BRISTOL - Mayor Ken Cockayne says “a family matter” is at the core of another personal complaint made against him.
The issue was revived at Monday night’s City Council meeting, when he apologized unprompted to Councilor Jodi Zils Gagne, who is also his second cousin.
It was enough for Councilman Calvin Brown to call for an executive session to discuss what he called the “new sexual harassment complaint” against the mayor. The confidential session never happened, though, because the required notice was not provided, despite reports to the contrary.
An explanation for the apology was limited to a concise comment from the mayor:
“There has been tension between myself and Gagne, and this has been caused by a family matter that was taken too far and into politics. We are looking to move past this and iron out our differences.”
Brown then asked, “what does this have to do with city business?”
Cockayne responded, “It’s a personal matter, and we will leave it at that.”
Brown then asked Ferguson, “Is it true that in June of 2017, your office was made aware of another sexual harassment complaint involving the mayor?”
Ferguson said, “In June of 2017, Jodi Zils Gagne brought a matter to my attention between herself and the mayor. She said that it was personal, and that they were going to be handling it themselves.”
During the meeting Cockayne said “there is no complaint,” however, the city’s personnel director, Diane Ferguson, said Zils Gagne had brought “a matter” to her attention in June.
“There is no pending complaint, and I am not going to make one. It’s a family matter that spilled over into politics.” Zils Gagne said on Wednesday. She had not commented during the meeting.
Complaint or not, Brown, a long-time critic of the mayor, said in the meeting that he was “starting to sense a pattern of behavior [with the mayor] where there is sort of the inability to separate the personal from the professional.”
Brown explained that he had asked for the executive session because he was “still a little bit confused about what that was that happened” and “the personnel director’s response.”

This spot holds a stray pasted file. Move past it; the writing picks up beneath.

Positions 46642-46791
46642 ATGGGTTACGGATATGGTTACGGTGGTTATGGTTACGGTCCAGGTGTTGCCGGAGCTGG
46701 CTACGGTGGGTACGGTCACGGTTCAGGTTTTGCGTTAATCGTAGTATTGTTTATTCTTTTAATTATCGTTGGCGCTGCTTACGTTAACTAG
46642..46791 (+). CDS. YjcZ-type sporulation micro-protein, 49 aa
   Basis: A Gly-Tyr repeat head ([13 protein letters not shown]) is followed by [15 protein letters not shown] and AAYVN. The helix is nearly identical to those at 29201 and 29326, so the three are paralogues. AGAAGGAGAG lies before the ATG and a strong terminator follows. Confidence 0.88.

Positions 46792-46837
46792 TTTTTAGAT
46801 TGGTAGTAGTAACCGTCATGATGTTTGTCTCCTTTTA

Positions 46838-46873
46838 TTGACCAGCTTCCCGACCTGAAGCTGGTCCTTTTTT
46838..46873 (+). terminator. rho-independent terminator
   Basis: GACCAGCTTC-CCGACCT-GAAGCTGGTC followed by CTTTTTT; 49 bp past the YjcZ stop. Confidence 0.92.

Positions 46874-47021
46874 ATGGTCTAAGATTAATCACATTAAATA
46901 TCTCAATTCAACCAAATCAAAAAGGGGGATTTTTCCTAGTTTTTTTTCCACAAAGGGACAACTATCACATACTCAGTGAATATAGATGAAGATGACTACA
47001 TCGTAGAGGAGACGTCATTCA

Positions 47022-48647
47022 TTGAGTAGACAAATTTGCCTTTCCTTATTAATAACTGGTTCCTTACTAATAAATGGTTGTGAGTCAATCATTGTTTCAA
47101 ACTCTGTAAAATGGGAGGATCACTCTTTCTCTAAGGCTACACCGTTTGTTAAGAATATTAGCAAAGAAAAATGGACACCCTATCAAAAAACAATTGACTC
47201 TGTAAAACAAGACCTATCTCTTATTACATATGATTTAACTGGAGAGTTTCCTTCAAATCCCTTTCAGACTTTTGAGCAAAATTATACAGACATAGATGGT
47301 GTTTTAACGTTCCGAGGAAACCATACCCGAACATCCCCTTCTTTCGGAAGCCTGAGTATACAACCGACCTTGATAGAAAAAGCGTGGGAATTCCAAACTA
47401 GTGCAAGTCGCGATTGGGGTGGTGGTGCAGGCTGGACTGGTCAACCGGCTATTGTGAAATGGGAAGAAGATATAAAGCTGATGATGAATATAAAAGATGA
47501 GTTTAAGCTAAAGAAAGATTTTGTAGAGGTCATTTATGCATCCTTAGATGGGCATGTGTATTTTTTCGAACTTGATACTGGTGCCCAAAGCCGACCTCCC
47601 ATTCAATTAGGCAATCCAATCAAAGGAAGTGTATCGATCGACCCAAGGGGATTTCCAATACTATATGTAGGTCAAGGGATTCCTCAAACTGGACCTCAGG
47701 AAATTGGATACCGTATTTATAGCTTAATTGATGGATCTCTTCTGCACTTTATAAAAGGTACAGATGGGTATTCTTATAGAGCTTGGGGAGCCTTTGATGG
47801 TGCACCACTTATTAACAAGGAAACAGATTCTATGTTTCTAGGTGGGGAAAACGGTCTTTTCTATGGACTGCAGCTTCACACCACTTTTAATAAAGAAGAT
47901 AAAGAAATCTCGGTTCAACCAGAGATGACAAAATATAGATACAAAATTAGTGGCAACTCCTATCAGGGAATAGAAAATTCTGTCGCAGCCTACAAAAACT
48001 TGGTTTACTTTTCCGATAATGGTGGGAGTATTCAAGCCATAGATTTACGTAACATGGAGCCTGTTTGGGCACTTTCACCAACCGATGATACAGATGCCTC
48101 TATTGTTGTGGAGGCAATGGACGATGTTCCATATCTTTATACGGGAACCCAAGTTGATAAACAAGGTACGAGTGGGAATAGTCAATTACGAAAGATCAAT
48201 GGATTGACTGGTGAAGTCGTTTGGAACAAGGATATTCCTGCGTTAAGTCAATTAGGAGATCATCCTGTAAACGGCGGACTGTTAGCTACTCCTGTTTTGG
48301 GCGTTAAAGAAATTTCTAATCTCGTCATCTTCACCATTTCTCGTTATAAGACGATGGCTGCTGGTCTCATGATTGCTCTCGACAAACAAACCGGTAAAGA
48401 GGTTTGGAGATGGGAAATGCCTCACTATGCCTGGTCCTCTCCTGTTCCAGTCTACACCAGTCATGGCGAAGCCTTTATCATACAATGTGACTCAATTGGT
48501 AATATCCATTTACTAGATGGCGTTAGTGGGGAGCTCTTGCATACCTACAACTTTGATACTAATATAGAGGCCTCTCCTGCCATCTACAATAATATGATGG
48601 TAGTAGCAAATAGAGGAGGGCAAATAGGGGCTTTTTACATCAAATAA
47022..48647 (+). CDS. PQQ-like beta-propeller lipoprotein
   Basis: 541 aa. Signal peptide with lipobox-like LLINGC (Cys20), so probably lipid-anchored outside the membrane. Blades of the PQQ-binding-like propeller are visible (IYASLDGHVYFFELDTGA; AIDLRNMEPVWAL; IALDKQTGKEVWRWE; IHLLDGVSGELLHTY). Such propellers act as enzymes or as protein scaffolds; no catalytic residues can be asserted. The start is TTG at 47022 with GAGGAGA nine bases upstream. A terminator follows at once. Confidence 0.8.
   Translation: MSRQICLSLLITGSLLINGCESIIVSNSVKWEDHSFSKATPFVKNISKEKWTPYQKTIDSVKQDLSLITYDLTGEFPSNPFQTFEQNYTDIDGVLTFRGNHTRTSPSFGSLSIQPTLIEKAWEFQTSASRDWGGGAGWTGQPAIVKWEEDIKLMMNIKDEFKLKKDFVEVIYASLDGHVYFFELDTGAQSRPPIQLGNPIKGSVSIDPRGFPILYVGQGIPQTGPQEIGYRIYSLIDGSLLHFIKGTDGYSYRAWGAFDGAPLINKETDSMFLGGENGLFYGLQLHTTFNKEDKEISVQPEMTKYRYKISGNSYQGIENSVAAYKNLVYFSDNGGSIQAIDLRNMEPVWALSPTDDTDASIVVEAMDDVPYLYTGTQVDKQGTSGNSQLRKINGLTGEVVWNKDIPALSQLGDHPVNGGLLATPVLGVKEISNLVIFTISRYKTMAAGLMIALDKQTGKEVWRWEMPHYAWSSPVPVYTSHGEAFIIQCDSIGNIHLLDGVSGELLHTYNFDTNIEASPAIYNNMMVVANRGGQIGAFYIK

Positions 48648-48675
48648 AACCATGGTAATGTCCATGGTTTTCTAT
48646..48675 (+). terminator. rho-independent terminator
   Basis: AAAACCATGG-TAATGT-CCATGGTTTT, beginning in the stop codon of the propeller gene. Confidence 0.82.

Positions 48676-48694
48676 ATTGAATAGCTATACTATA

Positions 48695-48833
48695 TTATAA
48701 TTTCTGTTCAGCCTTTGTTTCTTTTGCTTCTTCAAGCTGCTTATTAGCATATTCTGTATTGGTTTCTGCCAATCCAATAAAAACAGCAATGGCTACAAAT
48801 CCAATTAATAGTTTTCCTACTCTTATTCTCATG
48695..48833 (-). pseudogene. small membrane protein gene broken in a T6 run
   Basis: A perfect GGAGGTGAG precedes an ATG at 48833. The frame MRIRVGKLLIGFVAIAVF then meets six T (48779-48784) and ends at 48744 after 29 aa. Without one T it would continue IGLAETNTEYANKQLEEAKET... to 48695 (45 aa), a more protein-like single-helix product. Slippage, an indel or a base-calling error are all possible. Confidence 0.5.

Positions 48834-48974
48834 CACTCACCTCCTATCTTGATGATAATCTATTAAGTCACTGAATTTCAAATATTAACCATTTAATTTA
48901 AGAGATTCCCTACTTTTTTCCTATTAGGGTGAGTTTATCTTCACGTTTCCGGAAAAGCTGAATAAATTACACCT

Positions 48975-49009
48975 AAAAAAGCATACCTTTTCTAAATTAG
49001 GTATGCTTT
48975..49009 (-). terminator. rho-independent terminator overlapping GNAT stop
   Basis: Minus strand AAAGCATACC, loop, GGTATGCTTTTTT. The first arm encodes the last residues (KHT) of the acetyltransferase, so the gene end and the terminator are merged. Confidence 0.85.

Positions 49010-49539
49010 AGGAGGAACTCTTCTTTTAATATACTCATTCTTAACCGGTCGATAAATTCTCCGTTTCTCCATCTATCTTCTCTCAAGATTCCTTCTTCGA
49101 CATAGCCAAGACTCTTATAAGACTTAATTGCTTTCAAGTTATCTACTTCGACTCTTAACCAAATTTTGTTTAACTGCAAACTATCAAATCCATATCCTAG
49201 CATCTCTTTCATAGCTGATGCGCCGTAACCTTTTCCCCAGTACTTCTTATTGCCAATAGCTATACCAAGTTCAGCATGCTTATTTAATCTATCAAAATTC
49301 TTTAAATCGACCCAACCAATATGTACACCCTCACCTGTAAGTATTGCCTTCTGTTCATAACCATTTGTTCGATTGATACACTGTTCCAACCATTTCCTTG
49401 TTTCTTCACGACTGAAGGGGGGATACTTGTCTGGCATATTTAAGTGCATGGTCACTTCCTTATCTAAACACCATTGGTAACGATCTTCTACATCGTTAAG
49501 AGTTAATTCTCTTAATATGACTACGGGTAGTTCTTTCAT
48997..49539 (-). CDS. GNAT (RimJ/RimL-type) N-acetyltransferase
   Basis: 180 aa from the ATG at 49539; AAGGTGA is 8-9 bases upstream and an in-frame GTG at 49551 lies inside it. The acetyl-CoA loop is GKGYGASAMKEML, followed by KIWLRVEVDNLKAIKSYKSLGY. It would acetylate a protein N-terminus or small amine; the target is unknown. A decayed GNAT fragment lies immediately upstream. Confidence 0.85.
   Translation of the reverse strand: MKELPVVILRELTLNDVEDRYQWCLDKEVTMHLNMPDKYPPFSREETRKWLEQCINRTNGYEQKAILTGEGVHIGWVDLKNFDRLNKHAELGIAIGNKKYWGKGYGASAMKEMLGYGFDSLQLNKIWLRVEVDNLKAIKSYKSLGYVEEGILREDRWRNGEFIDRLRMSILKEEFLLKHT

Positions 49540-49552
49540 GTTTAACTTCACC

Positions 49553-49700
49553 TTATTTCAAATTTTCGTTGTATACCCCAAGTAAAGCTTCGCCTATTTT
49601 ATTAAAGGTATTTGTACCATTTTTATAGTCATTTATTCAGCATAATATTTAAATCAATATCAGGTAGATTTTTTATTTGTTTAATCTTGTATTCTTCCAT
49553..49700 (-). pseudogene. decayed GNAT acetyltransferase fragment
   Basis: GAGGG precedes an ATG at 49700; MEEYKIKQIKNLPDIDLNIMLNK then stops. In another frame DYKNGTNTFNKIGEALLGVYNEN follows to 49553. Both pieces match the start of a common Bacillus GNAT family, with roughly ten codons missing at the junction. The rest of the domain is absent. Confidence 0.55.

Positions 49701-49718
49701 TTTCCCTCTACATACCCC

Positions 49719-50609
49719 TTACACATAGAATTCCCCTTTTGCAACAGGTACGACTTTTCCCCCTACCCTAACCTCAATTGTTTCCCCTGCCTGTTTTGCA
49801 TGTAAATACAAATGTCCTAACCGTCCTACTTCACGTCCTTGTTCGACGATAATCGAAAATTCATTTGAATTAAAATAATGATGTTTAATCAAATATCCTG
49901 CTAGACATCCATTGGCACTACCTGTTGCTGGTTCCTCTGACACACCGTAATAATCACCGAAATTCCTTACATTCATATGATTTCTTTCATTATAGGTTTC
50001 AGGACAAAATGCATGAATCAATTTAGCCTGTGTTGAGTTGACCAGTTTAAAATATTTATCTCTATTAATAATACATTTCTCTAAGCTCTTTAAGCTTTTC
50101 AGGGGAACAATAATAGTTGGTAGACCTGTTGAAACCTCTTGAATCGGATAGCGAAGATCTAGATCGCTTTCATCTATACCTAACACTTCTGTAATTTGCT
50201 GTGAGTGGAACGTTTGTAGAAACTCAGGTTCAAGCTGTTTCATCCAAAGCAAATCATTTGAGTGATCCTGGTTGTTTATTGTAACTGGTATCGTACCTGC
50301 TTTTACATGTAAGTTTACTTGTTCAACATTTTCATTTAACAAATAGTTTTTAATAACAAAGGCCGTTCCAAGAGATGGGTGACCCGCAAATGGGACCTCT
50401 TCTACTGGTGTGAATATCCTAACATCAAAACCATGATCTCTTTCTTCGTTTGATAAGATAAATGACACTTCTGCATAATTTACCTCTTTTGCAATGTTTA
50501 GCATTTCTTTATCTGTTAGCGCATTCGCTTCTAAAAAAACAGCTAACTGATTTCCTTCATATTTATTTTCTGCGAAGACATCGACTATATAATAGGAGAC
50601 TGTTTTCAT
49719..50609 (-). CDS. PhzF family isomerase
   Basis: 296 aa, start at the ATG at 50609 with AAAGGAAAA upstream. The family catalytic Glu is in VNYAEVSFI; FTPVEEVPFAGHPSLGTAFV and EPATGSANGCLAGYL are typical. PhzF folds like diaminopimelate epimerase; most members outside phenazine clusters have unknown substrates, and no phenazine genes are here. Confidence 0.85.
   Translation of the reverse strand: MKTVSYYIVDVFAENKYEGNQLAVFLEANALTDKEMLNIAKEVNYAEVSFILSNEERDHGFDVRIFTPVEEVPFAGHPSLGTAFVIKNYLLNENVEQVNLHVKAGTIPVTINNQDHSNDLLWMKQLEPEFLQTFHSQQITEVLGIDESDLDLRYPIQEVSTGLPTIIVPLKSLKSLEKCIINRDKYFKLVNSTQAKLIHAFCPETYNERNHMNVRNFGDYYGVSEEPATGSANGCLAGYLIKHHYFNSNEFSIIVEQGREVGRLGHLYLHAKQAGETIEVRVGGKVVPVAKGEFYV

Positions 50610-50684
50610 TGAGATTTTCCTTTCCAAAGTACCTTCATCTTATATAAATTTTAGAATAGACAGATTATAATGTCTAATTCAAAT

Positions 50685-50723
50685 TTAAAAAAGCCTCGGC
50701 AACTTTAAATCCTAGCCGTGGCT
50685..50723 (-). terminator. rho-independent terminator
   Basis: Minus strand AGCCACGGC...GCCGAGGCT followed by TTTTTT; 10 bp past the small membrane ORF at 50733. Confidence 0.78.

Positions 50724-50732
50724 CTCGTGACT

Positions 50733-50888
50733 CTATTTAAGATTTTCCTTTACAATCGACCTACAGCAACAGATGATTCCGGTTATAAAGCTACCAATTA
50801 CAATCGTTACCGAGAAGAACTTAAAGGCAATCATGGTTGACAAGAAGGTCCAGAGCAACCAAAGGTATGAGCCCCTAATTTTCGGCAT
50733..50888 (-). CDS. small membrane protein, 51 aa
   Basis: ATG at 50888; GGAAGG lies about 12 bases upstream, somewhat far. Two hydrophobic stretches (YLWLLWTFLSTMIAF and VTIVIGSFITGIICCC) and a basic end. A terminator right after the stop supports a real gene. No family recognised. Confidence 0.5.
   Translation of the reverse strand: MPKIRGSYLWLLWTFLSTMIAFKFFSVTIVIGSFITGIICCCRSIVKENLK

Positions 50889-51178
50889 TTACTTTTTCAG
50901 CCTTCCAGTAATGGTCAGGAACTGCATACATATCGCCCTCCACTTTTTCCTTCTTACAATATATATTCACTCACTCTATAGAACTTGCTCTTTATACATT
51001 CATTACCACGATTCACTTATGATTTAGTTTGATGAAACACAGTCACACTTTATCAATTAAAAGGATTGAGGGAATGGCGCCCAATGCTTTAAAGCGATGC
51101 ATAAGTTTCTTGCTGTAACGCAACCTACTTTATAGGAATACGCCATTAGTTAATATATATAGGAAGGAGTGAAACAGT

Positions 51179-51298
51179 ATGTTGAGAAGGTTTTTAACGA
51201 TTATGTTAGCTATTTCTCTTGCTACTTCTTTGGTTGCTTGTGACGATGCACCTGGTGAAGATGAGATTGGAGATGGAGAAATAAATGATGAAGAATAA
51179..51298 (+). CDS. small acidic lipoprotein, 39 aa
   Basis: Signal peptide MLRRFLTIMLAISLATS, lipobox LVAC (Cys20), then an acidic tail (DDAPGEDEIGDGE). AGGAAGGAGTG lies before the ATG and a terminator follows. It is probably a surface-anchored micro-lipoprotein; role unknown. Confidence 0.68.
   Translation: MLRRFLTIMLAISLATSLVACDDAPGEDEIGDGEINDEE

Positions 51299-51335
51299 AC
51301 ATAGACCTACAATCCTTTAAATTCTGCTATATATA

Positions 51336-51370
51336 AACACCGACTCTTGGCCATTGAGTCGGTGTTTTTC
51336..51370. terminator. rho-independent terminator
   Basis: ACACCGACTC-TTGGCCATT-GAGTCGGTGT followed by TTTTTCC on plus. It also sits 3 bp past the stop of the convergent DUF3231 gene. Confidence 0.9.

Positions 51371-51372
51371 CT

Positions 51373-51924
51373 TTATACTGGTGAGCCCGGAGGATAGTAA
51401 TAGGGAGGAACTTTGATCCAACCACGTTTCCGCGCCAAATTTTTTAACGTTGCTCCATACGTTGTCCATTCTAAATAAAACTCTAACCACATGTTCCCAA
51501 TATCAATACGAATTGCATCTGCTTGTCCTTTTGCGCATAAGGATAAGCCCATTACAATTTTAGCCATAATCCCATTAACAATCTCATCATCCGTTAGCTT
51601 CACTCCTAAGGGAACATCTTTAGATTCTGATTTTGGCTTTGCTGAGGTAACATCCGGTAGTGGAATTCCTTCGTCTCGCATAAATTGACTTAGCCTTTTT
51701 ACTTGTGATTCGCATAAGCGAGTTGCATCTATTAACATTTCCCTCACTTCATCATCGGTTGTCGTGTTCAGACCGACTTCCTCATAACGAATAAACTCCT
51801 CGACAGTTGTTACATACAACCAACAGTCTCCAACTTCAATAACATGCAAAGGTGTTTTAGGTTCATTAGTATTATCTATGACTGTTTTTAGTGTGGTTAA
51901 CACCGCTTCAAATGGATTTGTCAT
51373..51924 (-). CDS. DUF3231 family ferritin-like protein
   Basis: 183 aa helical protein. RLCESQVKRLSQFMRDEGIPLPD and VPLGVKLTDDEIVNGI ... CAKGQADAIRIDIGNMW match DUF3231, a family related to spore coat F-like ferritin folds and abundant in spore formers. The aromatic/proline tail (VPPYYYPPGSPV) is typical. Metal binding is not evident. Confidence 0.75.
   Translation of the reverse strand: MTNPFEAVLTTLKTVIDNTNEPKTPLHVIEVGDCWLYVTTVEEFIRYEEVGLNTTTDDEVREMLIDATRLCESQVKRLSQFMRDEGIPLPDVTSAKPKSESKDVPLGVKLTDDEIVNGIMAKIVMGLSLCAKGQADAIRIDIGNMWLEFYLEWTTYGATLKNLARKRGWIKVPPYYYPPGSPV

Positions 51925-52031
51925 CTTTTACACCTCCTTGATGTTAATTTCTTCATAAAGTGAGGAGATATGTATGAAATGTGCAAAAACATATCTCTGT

“However, these are the facts as I understand them. A new sexual harassment complaint was made against the mayor in June 2017,” Brown said. “It’s August now and we have not, and by we I mean the City Council, have not been kept appraised of that complaint.”
Brown referred to a city-initiated report by attorney Michael Rose, saying it said the “council should be kept appraised” of all complaints. Rose, who investigated harassment claims for the city after a female employee in the city attorney’s office complained of sexual harassment by Cockayne as well as retaliation against her. Rose determined Cockayne had retaliated against Noelle Bates, a legal secretary, for making the complaint, but did not confirm the harassment.
Yesterday, Cockayne commented:
“This is a typical Democratic politician at their best in Bristol. Calvin Brown showed what a bully he is. It’s a pattern for Democratic candidates for the past three terms of mine. They are running nothing but a smear campaign, and the people of Bristol are smarter than that.”
Ed Krawiecki, the city’s corporation counsel, said the council had “to give an advanced notice” for such a session and is “now looking to set a date.”